11. But for most of us adults, the adolescent years occupy a _______ place in our memories, which to some degree is even quantifiable: Give a grown adult a series of random prompts and cues, and odds are he or she will recall a _______ number of memories from adolescence.
12. Lately, the drive to fix the climate has taken the form of large-scale geoengineering projects designed to reverse the effects of global warming. Such projects — launching mirrors into space to reflect solar radiation away from the earth, for instance — are vastly more ______ than anything a 19th-century rainmaker could have cooked up, and would employ much more sophisticated technology. What’s unclear, as one looks back at the history of weather modification research, is whether all that technology makes it any more likely that our ambitions will be ______, or if it just stands to make our _______ that much more devastating.
13.A minor shortcoming of the book, ______ the recognition of the difficulty of doing direct research in Hong Kong, is So’s reliance on secondary sources to tell the story of Hong Kong’s political development. Previous histories of the period _______ his research. Given So’s __________ many of the players, it is surprising that the did no use interviews and other forms of direct research to delve further into the motivations, strategies, and tactics of participants.
tempered by 以……来缓和/调节的
play a large role in 发挥很大的作用
proximity to 靠近
14.“The ‘school-first’ paradigm is so ________ that few scientists, educators, or policy makers question it. This despite two important facts: Average Americans spend less than 5 percent of their life in classrooms, and an ever-growing body of evidence demonstrates that most science is learned outside of school.”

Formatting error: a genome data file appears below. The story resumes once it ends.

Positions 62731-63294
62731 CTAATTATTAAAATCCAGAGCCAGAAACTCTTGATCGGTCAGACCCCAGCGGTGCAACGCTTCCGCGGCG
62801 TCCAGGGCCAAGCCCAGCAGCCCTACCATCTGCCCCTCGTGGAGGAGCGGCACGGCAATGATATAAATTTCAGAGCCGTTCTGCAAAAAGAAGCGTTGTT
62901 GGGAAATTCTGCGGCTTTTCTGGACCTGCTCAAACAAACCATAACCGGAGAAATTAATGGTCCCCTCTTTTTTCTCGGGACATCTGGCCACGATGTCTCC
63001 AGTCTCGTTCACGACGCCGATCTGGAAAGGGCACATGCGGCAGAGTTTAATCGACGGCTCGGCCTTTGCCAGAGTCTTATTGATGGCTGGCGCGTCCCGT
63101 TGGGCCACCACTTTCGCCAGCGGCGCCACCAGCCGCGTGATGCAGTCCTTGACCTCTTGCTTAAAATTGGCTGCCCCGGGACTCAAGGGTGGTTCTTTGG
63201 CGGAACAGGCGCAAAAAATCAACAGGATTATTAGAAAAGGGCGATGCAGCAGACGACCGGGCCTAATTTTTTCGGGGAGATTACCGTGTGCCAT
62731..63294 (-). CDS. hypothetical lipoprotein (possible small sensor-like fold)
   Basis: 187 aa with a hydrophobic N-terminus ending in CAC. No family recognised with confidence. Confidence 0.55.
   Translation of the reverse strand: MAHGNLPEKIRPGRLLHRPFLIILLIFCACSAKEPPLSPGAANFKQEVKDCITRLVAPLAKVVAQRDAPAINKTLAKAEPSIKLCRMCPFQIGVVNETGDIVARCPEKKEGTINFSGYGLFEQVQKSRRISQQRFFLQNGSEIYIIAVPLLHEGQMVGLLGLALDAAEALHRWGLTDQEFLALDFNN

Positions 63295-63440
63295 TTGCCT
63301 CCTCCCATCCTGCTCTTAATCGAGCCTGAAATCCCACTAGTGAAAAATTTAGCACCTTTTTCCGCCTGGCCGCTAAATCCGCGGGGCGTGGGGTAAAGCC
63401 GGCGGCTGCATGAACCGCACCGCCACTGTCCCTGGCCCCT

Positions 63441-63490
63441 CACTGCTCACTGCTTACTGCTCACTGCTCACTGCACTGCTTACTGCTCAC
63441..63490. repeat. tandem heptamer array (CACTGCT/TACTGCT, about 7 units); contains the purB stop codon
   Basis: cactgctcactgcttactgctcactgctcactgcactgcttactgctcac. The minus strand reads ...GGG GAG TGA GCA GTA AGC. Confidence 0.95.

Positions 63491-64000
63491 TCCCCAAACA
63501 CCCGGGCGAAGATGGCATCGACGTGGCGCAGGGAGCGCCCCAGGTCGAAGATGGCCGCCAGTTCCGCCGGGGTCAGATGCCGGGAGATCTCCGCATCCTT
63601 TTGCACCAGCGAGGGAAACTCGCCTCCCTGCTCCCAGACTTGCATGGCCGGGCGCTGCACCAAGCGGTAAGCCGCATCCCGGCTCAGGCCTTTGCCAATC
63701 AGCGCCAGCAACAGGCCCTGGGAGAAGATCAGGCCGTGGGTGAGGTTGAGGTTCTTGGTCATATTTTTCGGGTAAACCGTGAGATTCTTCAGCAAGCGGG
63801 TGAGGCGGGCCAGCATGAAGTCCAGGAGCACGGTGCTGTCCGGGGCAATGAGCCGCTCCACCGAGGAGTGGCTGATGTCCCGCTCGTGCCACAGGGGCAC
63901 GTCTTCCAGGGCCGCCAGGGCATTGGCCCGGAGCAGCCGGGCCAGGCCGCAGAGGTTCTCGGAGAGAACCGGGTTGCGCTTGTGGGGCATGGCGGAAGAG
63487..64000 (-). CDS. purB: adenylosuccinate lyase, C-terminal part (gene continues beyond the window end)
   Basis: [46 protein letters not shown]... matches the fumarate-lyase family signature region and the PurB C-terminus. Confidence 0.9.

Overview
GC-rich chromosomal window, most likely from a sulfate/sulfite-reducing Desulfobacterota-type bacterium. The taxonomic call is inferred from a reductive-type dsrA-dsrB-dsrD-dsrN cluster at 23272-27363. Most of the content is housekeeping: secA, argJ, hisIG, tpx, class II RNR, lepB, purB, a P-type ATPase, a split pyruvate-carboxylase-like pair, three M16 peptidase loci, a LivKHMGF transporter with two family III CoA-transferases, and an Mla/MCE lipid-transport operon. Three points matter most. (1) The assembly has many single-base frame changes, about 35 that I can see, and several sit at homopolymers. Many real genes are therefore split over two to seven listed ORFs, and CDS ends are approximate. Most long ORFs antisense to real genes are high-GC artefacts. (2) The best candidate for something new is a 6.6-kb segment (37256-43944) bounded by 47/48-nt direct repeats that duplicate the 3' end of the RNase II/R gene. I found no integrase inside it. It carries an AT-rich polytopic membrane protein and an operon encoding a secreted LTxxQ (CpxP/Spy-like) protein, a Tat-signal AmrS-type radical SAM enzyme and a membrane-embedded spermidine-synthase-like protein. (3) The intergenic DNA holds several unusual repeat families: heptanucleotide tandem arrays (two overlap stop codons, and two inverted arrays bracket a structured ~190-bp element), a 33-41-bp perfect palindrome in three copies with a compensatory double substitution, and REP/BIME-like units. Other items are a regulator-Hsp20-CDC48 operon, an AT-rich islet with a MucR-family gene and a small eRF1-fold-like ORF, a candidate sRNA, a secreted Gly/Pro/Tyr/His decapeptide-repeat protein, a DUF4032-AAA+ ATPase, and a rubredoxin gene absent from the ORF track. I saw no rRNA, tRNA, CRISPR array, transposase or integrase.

15.There are far too many ______ in the report, such as incorrect data (albeit on _____ points), inconsistency between the text and related tables, and discrepancies between the citations and the references
little errors 小失误
16.Biologists have little ______ in linking humans’ success to their _______. The ability to ________, to make individuals subordinate their strong sense of self-interest to the needs of the group, lies at the root of human achievement.
17.Experiments have shown that it is shockingly easy to elicit a sense of ________ among a group of strangers. Just tell them they’ll be working together as a team, and they immediately start working together as a team, all the while attributing to each other a host of positive qualities like trustworthiness and competence – an instant five-star customer review.
18.The point of the book, Dr. Krauss, a self-described nonbeliever, writes at the outset, is not to try to make people lose their faith, but to illuminate how modern science has changed the meaning of nothingness from a _____ philosophical concept to something we can almost put under a lab microscope.
19.Today, we know that the parallels between human communities and insect states ______________. The amazing degree of cooperation found among social insects is essentially due to the strong family ties within ant hills or bee hives. Humans, by contrast, often collaborate with non-related partners.
do not reach very far 没有距离很远
20.It is important to differentiate between scientifically inaccurate ideas that are conceptually __________ and understandings that are inaccurate, yet productive, and that can ________ learning of more sophisticated understandings. The former are simply wrong; the latter can be seen as incomplete, overly simplistic, or tied to only a few limited contexts.